Vic Marks: Feast must replace World Cup famine

We are desperate – and overdue – for an enthralling World Cup. Once the tournament offered a feast. But in the last fifteen years there has been famine.

There has, of course, been no shortage of cricket during that time. In fact the opposite has been the case. But the tournaments of 1999, 2003 and 2007 left us shaking our heads in exasperation rather than exhilaration.

The World Cup is the solitary one-day tournament, which produces a winner that cricket followers can remember over the decades. This is World Cup number ten and most of us use shorthand to recall previous tournaments. Thus we can name the victors in seconds.

Remember 1975 and a balmy English summer evening at Lord’s with Dennis Lillee and Jeff Thomson merrily trying to rescue Australia in a chaotic last wicket stand after Clive Lloyd had cracked a century and Viv Richards had run out the Chappells. This was a joyous occasion, a West Indies victory and an experiment that just had to be repeated.

In 1979 it was repeated with the same format – the entire competition took a fortnight – and the same outcome with Richards instigating an easy victory against England with another Lord’s century.

In 1983 we anticipated yet another Caribbean cruise until Kapil Dev’s Indians suddenly bowled the West Indies out for 140 at Lord’s. In 1987 we recall Graham Gooch sweeping England to the final on a dusty pitch in Bombay – there may be a few more of those over the next few weeks – and Gatting reverse-sweeping England to defeat against Australia in the final in Calcutta.

The 1992 tournament in the Antipodes was a great success – apart from that dreaded rain regulation, which left South Africa needing 22 from one ball. The “cornered Tigers” of Pakistan came from nowhere to defeat England in a dramatic final at the MCG.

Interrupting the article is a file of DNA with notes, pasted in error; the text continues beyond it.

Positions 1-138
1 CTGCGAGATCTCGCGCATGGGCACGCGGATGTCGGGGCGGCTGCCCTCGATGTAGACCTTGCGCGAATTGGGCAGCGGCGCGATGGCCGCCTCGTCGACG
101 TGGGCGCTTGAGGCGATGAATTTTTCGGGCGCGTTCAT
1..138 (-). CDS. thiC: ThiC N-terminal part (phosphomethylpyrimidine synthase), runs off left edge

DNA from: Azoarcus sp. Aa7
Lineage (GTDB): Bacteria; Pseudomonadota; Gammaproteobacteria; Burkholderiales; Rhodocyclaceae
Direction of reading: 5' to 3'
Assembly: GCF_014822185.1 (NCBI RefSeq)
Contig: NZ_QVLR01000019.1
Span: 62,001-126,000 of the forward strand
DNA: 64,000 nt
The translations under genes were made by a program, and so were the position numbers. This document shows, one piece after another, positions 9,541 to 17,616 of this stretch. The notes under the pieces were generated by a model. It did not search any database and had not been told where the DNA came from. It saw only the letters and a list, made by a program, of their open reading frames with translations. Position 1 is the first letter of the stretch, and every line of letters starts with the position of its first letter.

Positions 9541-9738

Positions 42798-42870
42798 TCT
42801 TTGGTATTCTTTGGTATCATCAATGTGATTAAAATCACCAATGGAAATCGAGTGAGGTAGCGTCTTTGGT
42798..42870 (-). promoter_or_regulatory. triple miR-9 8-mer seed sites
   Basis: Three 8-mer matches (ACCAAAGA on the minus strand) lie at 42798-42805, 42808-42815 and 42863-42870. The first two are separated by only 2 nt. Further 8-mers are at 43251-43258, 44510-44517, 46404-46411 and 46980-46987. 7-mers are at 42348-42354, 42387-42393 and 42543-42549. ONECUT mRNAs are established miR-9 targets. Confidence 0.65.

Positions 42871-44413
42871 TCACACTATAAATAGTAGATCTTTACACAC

In 1996 the magnificent Sri Lankans, led by the Napoleonic Arjuna Ranatunga, blazing from the start of their innings, beat Australia thanks to a brilliant Aravinda de Silva century in Lahore. Notice how all of these shorthand reminders for tournaments past are positive.

But from 1999 onwards that no longer applies. Instead we remember the calamities. In England there was the desultory opening ceremony, matched throughout by the grimness of the home side’s performances. The final between Australia and Pakistan was hopelessly one-sided and over by 4.30m. Only the epic tied semi-final at Edgbaston between Australia and South Africa lifted the spirits.

In South Africa in 2003 the tournament was devastated by security/political intrusions over whether to play the matches in Zimbabwe and Kenya. There was another flat final and mild hilarity (outside of South Africa) that the hosts could not interpret their Duckworth/Lewis sheets.

Last time in the Caribbean we witnessed another lost opportunity. There was tragedy in the death of Bob Woolmer in Jamaica; farce in the final in Barbados when no one in charge knew the regulations and all along there was the depressing sight of rows of empty seats in white elephant stadiums. Yes, we need an exciting World Cup.

But we do not have the format to produce one. There is nothing wrong with the 50-over game but a bloated fixture list, designed by the moneymen, means that we are spending a month trying to find the quarter-finalists. Sadly we know that there are, in effect, just nine teams who could fill those eight slots: Bangladesh plus the long-established eight.

We have all railed against the greed of those organising the tournament – to no effect, although they have decided that the 2015 tournament will comprise just ten teams. In any case it’s too late now. So here’s a pledge as I pack my bags for Dhaka: I undertake not to whinge about the format during the month in the sub-continent before the quarter-finals begin.

It won’t be easy. I hope to be surprised. Perhaps England will win it at last – though they will surely be exhausted and homesick by the time of the final on April 2. Perhaps South Africa will make the final for the first time.

New Zealand are always touted as wily dark horses, whereupon they never progress beyond the semi-finals, but this time no one thinks they have a chance. So perhaps they will get to a final at last. Perhaps Pakistan will be tediously consistent. Maybe Australia will make it four in a row. Or will a host country prevail in the final on its home soil for the first time?

There. I’m almost excited now. But I promise I will be in a state of euphoric anticipation by March 23 when the first of the quarter-finals eventually takes place.

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